After you’ve attended as many concerts as I have (I should break 100 by the end of this year), you become aware of certain rules and etiquette. And you become even more aware of the fact that 90% of concert attendees tend to be ignorant of these rules. Going to see Canadian indie-rockers Metric at the Hollywood Palladium last weekend, I was annoyingly reminded of these rules as I was surrounded by their flagrant disregard. So in hopes of enlightening even one soul, here are my Top 5, in no particular order.
- Don’t wear the band’s shirt to the concert or blast their music in the parking lot. This one’s pretty obvious. We know you like the band, that’s why you just shelled out $40+ to see them play. We don’t need to be reminded of your fandom and which tours you’ve attended. On a similar note, there’s no need to blast their music in the parking lot before the show. You’ll be hearing it live in a few minutes and no one wants to hear you singing along off-key; it just ruins the mood. My friend Kyle is even anti-listening to the band on the way to the show.
- Don’t invade my personal space. This rule obviously doesn’t apply to hardcore punk/metal concerts where moshing, crowd surfing and other such faux-violent practices are the norm. I don’t know if it’s turning 30, but I am becoming less and less fond of general admission standing-only shows. To begin with, I’m so short I have to resort to wearing tall heels to be able to have any chance of seeing the band. After the Metric show ended, I could barely walk to the car and finally had to remove my self-imposed torture devices and walk barefoot. And of course, I had the good fortune of standing behind what had to be the two most annoying people in the room. The girl in front of me was dancing/doing cheer-like routines and constantly bumping up against everyone around her while the guy with her was awkwardly dancing and clapping off key, like one of the clueless guys in Night at the Roxbury. There is plenty of room in the back of the room to dance/perform cheers so please don’t ruin everyone else’s enjoyment of the show. Every time I go to a general admission show, I promise myself I’m never going to do it again. I’m reminded of the immortal words of Danny Glover in Lethal Weapon, “I’m too old for this shit!”
- Don’t sing louder than the band. This especially comes into play at general admission shows where it can feel like someone’s singing directly into your ear. This isn’t your car or the shower, so please keep your singing at a level that is only audible to you. I’m not anti-singing along; I enjoy singing along to songs but I don’t want to hear you above the artist I’m paying my hard-earned money to see.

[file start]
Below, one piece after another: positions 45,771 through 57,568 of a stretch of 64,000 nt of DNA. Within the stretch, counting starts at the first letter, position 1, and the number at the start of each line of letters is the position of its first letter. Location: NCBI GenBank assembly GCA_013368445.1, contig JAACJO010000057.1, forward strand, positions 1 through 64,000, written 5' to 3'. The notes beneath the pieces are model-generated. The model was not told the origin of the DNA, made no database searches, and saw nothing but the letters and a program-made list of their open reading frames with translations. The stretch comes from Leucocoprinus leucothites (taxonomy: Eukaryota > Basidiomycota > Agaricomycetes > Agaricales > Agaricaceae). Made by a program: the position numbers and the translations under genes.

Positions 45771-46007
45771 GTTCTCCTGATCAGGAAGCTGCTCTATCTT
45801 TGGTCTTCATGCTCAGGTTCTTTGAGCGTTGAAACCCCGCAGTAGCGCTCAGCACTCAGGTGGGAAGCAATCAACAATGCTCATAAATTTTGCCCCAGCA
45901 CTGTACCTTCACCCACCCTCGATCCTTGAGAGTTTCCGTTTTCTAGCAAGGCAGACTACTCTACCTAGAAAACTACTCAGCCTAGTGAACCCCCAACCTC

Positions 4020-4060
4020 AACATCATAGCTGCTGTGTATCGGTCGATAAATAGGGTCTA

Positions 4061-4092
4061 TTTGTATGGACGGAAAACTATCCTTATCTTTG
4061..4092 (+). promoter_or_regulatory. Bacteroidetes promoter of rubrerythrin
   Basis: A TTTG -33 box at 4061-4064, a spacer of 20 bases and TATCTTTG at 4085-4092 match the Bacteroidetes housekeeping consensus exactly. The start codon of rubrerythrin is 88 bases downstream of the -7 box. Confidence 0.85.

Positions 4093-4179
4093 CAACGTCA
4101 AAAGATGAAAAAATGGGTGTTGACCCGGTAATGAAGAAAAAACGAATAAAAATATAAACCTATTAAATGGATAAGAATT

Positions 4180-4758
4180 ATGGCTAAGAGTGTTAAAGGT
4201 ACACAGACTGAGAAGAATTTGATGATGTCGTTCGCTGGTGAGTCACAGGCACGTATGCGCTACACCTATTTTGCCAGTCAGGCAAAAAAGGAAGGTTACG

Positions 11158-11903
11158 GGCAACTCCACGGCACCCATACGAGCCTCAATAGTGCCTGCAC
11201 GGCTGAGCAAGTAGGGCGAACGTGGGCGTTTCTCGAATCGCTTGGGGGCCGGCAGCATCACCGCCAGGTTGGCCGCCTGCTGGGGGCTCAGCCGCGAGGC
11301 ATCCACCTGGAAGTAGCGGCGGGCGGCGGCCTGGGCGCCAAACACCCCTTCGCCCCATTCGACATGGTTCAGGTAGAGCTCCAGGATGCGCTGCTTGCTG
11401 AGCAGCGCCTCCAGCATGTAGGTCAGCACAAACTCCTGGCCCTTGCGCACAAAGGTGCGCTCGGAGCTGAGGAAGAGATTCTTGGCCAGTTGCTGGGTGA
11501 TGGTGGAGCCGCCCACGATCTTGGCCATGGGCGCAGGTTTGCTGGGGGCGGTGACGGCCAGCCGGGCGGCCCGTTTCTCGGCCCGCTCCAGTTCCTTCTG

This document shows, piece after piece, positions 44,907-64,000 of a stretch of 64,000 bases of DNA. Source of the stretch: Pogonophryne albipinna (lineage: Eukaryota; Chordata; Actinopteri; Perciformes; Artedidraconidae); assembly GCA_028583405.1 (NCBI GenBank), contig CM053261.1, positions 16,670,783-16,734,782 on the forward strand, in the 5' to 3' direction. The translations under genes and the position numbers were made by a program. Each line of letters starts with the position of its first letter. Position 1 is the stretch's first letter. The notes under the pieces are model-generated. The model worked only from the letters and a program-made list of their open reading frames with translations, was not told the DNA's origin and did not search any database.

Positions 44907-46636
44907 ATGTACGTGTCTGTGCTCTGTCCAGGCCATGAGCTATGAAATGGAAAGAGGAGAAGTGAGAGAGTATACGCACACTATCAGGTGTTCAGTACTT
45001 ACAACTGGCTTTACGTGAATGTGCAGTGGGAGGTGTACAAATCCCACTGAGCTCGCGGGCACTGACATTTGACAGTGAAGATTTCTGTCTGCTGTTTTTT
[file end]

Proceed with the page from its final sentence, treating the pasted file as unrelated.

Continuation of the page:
- Please take your personal conversations elsewhere. There was a couple in front of me who had to be on their first or second date and were more interested in talking and flirting than watching the activity on stage. Do us all a favor, go out to dinner for your first date; we don’t all need to participate.
- You’re not a documentary filmmaker so please refrain from taking hundreds of pictures and videotaping the entire show. I don’t mind if you take a few pictures with your phone, I’ve been known to do that. But to be fixated on getting the perfect shot and recording your favorite songs seems to be missing the whole point. Instead of fully experiencing the moment, you’re anticipating being able to have the best quality video on youtube or sharing it with your friends later. Concerts should be about losing yourself in the music - connecting with the band and fellow fans in a way that can only happen live. You’re going to miss those magic moments that every great show offers if you’re preoccupied with getting that perfect picture or video. You can find hundreds of pictures of the band online and most bands have a concert DVD or two, so it seems like a complete waste to view the better part of a show through your camera lens, phone, or video camera.
Well, this post is already longer than I meant it to be and I haven’t even mentioned the band! This was my first time seeing Metric live and I’m a fairly new fan. It was definitely one of those shows that made me a bigger admirer of the band. Lead singer Emily Haines’ voice is great live and she strutted and danced around the stage with the stamina and exuberance of someone much younger than her 40 years. The band is tight and you can tell they’ve been playing together for a long time. The band recently had a sorta radio hit with “Help I’m Alive” which you might have heard the two or three times KROQ has played it. That was a highlight, along with the Clash-inspired “Monster Hospital,” with the refrain “I fought the war and the war won.” And they had one of those magic moments at the end of the show, when they closed with “Combat Baby,” and Emily asked the audience to sing along. It was just her and guitarist James Shaw playing a pretty acoustic version of one of their earliest songs where she pleads for a former love to “come back baby come back.” And it’s because of moments like these that I can overlook the loud talkers, sore feet and bad dancers.
Album to check out: Fantasies
Key tracks: "Help, I'm Alive," "Sick Muse," "Curtain Call"